The Canadian Broadcasting Corporation STILL receives more than $1billion dollars of government funding each and every year.

That's right - more than $1 billion public dollars a year goes to supporting a broadcasting corporation whose market share continues to decline. This is not value for taxpayers, and we want to put an end to it.

There is simply no reason for our government to be in the television broadcast business any longer. The CBC unfairly competes with private sector broadcasters for advertising revenue and programming content - and these private broadcasters are already subject to effective Canadian content regulations.

Read more and sign the petition here.

CBC hockey department exists in name only

As part of Rogers’ new $5.2 billion, 12-year deal with the NHL, CBC’s hockey department exists in little more than name only. While the CBC retains Saturday night hockey for the next four years, all editorial and personnel decisions are now the domain of Rogers, as well as responsibility for production. Rogers will even get the money from the ads that run during HNIC on CBC.

For years, HNIC has been a cash cow that helped float many of CBC’s other news and original programming endeavours, with some estimating it was worth $200 million, and up to half of the TV network’s advertising revenue. With ratings that hovered around the 1.7 million mark, it was a juggernaut, regularly the most viewed sporting event of the week.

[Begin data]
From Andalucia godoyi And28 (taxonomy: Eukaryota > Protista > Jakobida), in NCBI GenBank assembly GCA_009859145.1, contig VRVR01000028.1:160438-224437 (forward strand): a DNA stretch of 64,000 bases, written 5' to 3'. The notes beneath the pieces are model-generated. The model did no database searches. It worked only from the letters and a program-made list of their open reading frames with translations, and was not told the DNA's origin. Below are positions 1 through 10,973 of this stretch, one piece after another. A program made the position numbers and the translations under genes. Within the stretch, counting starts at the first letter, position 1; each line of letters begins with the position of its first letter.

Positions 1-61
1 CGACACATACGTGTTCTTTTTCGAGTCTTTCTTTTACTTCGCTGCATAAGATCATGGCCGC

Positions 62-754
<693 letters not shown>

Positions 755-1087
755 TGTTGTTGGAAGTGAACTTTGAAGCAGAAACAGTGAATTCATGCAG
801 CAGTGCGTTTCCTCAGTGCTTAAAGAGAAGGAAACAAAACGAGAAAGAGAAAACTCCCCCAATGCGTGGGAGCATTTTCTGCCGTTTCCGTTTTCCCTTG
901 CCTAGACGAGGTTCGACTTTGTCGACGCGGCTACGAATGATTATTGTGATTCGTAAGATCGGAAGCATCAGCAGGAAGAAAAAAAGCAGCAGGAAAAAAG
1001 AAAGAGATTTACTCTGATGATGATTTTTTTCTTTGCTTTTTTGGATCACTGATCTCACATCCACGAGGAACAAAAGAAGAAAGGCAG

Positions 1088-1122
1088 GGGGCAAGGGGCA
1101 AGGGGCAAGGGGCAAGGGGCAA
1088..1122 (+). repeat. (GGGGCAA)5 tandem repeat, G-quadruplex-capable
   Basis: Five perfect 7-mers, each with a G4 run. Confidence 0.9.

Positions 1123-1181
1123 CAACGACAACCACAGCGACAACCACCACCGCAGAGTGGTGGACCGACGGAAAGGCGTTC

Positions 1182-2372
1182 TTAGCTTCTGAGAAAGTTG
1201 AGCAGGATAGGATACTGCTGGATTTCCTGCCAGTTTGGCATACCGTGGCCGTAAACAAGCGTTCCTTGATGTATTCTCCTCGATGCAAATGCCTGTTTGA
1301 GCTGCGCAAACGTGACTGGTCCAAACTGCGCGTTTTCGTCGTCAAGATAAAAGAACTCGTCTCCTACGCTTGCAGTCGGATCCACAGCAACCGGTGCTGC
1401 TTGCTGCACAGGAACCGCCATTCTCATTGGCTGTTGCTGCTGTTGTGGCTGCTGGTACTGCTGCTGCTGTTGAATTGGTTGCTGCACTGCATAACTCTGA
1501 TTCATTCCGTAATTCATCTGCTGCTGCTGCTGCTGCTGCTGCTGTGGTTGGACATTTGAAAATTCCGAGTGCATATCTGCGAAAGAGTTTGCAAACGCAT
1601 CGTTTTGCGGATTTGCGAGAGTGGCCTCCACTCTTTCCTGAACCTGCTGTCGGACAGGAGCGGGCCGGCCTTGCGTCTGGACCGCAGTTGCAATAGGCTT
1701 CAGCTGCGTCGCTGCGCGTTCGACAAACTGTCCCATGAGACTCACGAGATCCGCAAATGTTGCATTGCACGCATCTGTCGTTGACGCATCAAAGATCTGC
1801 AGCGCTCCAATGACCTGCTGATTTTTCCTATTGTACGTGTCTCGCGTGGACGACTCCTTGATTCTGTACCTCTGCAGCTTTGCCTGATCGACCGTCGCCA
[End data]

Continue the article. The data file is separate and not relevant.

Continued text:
The domino effects of this are unknown, but the potential loss of $200 million is sure to have an effect on the properties hockey helped paid for. 

CBC has already said that job losses from its hockey department will be part of the fallout of the deal. The bigger question is the effect it will have on the rest of the network.

Read the full story.

CBC: Failure Night In Canada

You thought Barack Obama and his regime’s Obamacare roll-out was his scandal-ridden government’s disaster du jour? Well perhaps. But it only cost around $500 million of taxpayer cash borrowed from the Chinese for that predictably failed rollout. The Canadian state-owned CBC sucks up $1.2 BILLION every year. And after decades, it is apparently continuing to do so mostly for the purpose of failing.

The only show that the state-owned, socialism-reliant CBC has in the top-20 is a hockey game, the broadcast rights for which were bought by the state-owned behemoth, using taxpayer funds, in competition against private citizen-owned broadcasters (taxpayers). That’s right, through the state-owned, taxpayer-funded CBC, the government competes against its own citizens.

Read the full story.

CBC president Hubert Lacroix wants to quadruple dip into your pocket

Be warned -- CBC wants to dip into your wallet to make you pay more.

CBC president Hubert Lacroix, the guy who double-dipped on his expenses to the tune of near $30,000 (which he later repaid), now wants to double, triple or even quadruple dip into your pocket

The local CBC stations that you already pay for with the $1 billion-plus subsidy CBC gets each year should now cost you more on your cable bill.

CBC audiences are shrinking, the state broadcaster is less relevant to Canadians every day. Their answer to that is to take more of your money. If Lacroix can't run a broadcaster that gets a $1 billion handout each year, then maybe he's is in the wrong line of work.